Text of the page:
These spy tanks are cheap – about $70 from [Michael]’s company and the other usual vendors. It’s not a particularly useful piece of hardware, but someone out there is sure to do something cool with this bit of reverse engineering.

14 Wheel Drive Vehicle Climbs Over Most Things

What do you get when you cross 7 hobby gearboxes with 14 wheels and a LiPo battery? Instead of speculating an answer, we can just check out one of [rctestflight’s] projects.

He came across those hobby gearboxes and thought it would be fun to build a 14 wheel drive contraption. Each gearbox has its own motor and is wrapped up in a nice tidy package also including the axle and wheels. All of the wheels mounted on a straight board wouldn’t be much fun so [rctestflight] used heavy duty zip ties that act as a flexible frame to connect one gearbox to the next. This allows the vehicle to bend and climb over obstacles while keeping as many wheels in contact with the ground as possible.

14 Wheel Drive

All 7 motors are powered by a single cell LiPo battery. In the video after the break it appears the vehicle can steer or that it is remotely controlled, but that is not the case. Once the battery is plugged in it just goes forward. This isn’t the first time one of [rctestflight’s] projects has been featured on Hackaday, check out his Free Falling Quadcopter Experiment.

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Machining A Yo-Yo With Speed Holes

A while ago, [Gord] received a notice from his daughter’s school looking for silent auction donations for a fundraiser. It’s pretty much a bake sale, only [Gord] gets to build something. He has a pretty nice machine shop, and eventually settled on building a pair of beautiful vacillating vertical pendulums. They’re yo-yos, in case you were wondering what that meant.

Each half is cut out of a 2.5″, with both sides of each half faced off and tapped. From there, eighteen speed holes shave off 22 grams of weight. The sides of the yo-yo are shaved down to a thickness of half an inch, a 14° bevel is put on each face, the edges are chamfered at 30°, and everything is polished up.

Sending a bare metal yo-yo to a raffle is apparently a little uncouth, so [Gord] anodized each half of the yo-yos in a bath of sulfuric acid, then applied dye to the surface. With everything assembled, a fancy glass and metal case was constructed and a certificate of authenticity printed out. It’s a brilliant final touch to a great project, we just wish we knew how the yo-yo performed.

Thanks [Chris] for sending this in.

Who’s Watching the Kids?

It wasn’t long ago that we saw the Echo bloom into existence as a standalone product from its conceptual roots as a smartphone utility. These little black columns have hardly collected their first film of dust on our coffee tables and we’re already seeing similar technology debut on the toy market, which causes me to raise an eye-brow.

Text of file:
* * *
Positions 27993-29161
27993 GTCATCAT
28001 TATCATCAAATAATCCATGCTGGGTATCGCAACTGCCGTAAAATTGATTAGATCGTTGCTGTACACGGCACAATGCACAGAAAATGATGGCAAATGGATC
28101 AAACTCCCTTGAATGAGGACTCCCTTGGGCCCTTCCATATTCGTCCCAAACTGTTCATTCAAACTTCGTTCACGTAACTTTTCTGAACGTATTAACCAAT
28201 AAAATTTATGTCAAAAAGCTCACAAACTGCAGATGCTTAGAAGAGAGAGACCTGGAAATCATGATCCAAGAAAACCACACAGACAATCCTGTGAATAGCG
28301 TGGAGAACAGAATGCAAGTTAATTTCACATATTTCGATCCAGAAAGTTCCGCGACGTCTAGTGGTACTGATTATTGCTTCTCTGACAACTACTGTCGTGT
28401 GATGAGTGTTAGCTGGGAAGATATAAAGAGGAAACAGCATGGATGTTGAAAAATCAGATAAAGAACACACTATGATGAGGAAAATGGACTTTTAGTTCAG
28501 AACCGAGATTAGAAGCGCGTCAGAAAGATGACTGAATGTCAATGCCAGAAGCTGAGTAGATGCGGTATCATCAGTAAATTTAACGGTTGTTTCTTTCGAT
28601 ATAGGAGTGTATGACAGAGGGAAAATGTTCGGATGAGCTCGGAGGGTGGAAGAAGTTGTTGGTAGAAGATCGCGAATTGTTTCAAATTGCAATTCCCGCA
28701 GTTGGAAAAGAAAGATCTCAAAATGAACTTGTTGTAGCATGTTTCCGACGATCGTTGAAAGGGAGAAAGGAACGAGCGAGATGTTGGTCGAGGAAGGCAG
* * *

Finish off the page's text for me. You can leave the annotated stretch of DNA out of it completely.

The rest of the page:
There seems to be some appeal towards making toys smarter, with the intent being that they may help a child learn while they play. Fair enough. It was recently announced that a WiFi enabled, “Hello Barbie” doll will be released sometime this Fall. This new doll will not only be capable of responding to a child’s statements and questions by accessing the Internet at large, it will also log the likes and dislikes of its new BFF on a cloud database so that it can reference the information for later conversations. Neat, right? Because it’s totally safe to trust the Internet with information innocently surrendered by your child.

Similarly there is a Kickstarter going on right now for a re-skinned box-o-internet for kids in the shape of a dinosaur. The “GreenDino”, is the first in a new line called, CogniToys, from a company touted by IBM which has its supercomputer, Watson, working as a backbone to answer all of the questions a child might ask. In addition to acting as an informational steward, the GreenDino will also toss out questions, and upon receiving a correct answer, respond with praise.

Advancements in technology are stellar. Though I can see where a child version of myself would love having an infinitely smart robot dinosaur to bombard with questions, in the case of WiFi and cloud connectivity, the novelty doesn’t outweigh the potential hazards the technology is vulnerable to. Like what, you ask?

Whether on Facebook or some other platform, adults accept the unknown risks involved when we put personal information out on the Internet. Say for instance I allow some mega-corporation to store on their cloud that my favorite color is yellow. By doing so, I accept the potential outcome that I will be thrown into a demographic and advertised to… or in ten years be dragged to an internment camp by a corrupt yellow-hating government who subpoenaed information about me from the corporation I consensually surrendered it to.

The fact is that I understand those types of risks… no matter how extreme and silly they might seem. The child playing with the Barbie does not.

All worst case scenarios of personal data leakage and misuse aside, what happens when Barbie starts wanting accessories? Or says to their new BFF something like, “Wouldn’t we have so much more fun if I had a hot pink convertible?”